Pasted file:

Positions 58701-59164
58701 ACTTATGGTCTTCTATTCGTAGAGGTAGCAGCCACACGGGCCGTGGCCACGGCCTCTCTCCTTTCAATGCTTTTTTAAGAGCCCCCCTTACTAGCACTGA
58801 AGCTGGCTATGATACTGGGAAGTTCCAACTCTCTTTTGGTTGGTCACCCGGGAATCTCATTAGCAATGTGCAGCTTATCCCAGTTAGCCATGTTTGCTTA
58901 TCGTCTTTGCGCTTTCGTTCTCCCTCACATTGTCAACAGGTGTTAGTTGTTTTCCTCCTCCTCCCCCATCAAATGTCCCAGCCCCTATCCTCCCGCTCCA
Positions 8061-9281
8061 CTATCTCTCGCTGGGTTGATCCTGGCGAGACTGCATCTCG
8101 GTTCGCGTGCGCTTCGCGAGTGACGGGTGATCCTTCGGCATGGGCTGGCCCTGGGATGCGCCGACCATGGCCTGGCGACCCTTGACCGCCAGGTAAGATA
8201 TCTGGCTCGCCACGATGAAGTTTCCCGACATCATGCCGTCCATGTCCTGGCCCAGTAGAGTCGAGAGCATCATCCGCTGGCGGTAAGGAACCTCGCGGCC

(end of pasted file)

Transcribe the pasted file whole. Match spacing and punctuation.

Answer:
Positions 58701-59164
58701 ACTTATGGTCTTCTATTCGTAGAGGTAGCAGCCACACGGGCCGTGGCCACGGCCTCTCTCCTTTCAATGCTTTTTTAAGAGCCCCCCTTACTAGCACTGA
58801 AGCTGGCTATGATACTGGGAAGTTCCAACTCTCTTTTGGTTGGTCACCCGGGAATCTCATTAGCAATGTGCAGCTTATCCCAGTTAGCCATGTTTGCTTA
58901 TCGTCTTTGCGCTTTCGTTCTCCCTCACATTGTCAACAGGTGTTAGTTGTTTTCCTCCTCCTCCCCCATCAAATGTCCCAGCCCCTATCCTCCCGCTCCA
Positions 8061-9281
8061 CTATCTCTCGCTGGGTTGATCCTGGCGAGACTGCATCTCG
8101 GTTCGCGTGCGCTTCGCGAGTGACGGGTGATCCTTCGGCATGGGCTGGCCCTGGGATGCGCCGACCATGGCCTGGCGACCCTTGACCGCCAGGTAAGATA
8201 TCTGGCTCGCCACGATGAAGTTTCCCGACATCATGCCGTCCATGTCCTGGCCCAGTAGAGTCGAGAGCATCATCCGCTGGCGGTAAGGAACCTCGCGGCC